surd


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surd

Maths an expression containing one or more irrational roots of numbers, such as 2&#221A3 + 3&#221A2 + 6

surd

[sərd]
(mathematics)
A sum of one or more roots of rational numbers, some or all of which are themselves irrational numbers.
References in periodicals archive ?
Now if the antitypes represent a breakdown in the integral dialectics of the scale of values, if such breakdown represents a movement away from the ideal path of progress and into the path of decline, then they are a manifestation of social and cultural evil, which Lonergan refers to as the social surd. The Church does not and cannot contribute to working for the kingdom by manifesting evil in its own life and operations.
This is an example of what Lonergan calls the "social surd." It is a consequence of the basic sin of the human misuse of freedom that has had consequences on human society.
Our situation becomes even more ab surd when one considers how centralised Britain is.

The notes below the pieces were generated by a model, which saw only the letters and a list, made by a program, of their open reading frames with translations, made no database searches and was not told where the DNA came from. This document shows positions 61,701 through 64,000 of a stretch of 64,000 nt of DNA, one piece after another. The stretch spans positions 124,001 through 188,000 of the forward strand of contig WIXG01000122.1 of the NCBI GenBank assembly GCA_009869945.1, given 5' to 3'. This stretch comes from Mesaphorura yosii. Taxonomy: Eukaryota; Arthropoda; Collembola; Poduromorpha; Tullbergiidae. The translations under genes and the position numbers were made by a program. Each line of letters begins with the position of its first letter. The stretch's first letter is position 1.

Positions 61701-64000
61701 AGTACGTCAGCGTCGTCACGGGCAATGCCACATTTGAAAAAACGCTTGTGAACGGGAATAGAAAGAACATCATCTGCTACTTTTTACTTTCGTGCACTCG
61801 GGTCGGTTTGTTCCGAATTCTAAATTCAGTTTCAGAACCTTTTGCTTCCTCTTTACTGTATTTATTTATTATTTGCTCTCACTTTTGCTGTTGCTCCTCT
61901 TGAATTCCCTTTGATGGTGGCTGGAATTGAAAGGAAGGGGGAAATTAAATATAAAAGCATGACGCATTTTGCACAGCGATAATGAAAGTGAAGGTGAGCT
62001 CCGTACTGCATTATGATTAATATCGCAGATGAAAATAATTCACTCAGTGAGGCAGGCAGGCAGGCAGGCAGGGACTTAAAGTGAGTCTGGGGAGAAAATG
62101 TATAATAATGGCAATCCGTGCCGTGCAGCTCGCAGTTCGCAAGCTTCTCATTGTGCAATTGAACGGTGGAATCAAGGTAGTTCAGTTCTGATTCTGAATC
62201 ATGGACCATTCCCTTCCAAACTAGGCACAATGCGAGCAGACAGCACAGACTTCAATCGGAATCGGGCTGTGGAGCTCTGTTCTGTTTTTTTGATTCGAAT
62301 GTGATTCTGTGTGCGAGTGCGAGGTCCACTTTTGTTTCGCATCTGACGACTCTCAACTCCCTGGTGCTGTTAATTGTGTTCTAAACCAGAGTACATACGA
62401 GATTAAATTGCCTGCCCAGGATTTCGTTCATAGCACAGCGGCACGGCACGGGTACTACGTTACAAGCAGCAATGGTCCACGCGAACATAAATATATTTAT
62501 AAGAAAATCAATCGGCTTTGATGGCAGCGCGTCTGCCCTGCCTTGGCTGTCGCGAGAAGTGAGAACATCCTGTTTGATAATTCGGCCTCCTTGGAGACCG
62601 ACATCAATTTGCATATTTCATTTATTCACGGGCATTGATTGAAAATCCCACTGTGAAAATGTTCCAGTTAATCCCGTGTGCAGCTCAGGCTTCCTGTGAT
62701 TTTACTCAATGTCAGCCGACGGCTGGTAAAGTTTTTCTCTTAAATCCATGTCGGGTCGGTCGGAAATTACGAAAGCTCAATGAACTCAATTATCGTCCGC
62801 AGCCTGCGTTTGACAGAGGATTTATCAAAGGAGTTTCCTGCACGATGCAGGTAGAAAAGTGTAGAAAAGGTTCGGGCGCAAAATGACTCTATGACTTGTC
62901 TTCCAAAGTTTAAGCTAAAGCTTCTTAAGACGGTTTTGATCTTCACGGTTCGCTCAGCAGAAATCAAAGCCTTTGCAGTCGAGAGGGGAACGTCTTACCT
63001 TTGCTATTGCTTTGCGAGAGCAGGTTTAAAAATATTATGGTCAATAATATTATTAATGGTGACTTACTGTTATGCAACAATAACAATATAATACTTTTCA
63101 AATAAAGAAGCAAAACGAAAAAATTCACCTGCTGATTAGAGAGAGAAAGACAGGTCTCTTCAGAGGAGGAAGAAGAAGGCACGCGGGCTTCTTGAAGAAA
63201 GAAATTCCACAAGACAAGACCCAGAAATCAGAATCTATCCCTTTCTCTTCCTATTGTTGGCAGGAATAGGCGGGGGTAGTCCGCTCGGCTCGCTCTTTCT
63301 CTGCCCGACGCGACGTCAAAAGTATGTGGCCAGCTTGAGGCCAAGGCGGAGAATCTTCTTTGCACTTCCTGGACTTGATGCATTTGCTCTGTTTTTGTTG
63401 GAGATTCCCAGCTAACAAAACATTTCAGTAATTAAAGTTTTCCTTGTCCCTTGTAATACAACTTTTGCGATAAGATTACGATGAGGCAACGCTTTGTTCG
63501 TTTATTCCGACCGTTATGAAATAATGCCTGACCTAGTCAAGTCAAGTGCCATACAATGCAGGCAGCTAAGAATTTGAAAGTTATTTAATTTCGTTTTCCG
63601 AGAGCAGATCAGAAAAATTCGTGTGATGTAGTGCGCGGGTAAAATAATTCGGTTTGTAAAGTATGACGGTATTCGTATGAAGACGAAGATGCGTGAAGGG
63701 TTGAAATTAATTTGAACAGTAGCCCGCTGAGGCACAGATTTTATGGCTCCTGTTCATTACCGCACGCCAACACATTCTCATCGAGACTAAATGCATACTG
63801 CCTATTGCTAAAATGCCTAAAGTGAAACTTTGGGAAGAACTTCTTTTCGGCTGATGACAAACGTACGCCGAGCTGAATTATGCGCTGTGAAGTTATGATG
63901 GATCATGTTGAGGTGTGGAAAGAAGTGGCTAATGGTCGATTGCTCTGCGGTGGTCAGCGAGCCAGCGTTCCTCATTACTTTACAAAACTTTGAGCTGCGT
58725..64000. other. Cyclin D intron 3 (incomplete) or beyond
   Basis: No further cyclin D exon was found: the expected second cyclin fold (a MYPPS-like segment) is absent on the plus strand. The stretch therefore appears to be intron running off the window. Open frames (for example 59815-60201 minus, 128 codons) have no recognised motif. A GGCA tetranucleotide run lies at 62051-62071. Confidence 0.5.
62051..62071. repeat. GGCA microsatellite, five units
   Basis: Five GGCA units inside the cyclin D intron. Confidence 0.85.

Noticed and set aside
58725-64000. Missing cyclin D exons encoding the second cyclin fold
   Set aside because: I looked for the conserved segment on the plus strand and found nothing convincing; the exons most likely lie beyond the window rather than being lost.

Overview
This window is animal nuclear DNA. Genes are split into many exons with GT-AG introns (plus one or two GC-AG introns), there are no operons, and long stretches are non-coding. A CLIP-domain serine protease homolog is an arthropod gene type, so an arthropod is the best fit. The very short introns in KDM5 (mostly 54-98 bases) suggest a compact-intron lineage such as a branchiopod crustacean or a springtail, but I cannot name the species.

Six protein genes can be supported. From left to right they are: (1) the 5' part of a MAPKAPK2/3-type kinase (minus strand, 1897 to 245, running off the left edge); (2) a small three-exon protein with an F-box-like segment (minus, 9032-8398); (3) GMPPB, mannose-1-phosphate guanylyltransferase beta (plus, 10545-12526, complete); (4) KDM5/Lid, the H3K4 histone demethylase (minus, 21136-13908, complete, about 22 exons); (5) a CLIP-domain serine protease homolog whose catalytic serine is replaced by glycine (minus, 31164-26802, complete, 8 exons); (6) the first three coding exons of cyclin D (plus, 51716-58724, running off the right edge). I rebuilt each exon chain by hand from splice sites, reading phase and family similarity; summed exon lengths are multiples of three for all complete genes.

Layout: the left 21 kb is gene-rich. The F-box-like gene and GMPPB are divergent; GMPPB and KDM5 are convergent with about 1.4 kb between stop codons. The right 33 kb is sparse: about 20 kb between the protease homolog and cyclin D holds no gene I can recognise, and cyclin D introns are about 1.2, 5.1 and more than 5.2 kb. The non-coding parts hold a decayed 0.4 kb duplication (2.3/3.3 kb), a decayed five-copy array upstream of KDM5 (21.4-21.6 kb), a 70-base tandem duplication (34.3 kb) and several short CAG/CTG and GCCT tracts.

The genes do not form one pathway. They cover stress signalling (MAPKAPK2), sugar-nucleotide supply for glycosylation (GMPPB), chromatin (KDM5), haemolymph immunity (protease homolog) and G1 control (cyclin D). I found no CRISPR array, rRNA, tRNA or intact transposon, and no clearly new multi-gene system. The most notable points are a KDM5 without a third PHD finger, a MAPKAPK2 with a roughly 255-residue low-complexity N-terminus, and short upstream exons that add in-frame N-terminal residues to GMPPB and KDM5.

A consistent method structured practically everything Emerson wrote--a method of phenomenological description which presupposed a modified Platonic universe in which the surd historical facts of the material universe express the universal unchanging laws of the transcendent realm of Spirit.
In this alternative evil is not a surd challenging the Christian notion of God.
They are a "social surd"(107) - a mixture of intelligibility and unintelligibility, of light and darkness.
Even for the disordered self-love of modern individualists, the surd is socially and culturally mediated.
For the administrative demarcation of the Apuseni Mountains was consulted the existing specialized bibliography (Dragan, 2011; Surd et al., 2017).
(17) "Absurd" also participates in this doubleness, incorporating Latin roots for "deaf," "silent," "mute," and "dumb," as well as the term "surd," widely used in the early modern period to refer to irrational numbers.
The factors of a difference of two squares, for example, should be recognised in an algebraic expression but also when they occur in rationalising the denominator of a surd expression.
"These eleven 'definities,'" explains Hassan, "add up to a surd, perhaps absurd.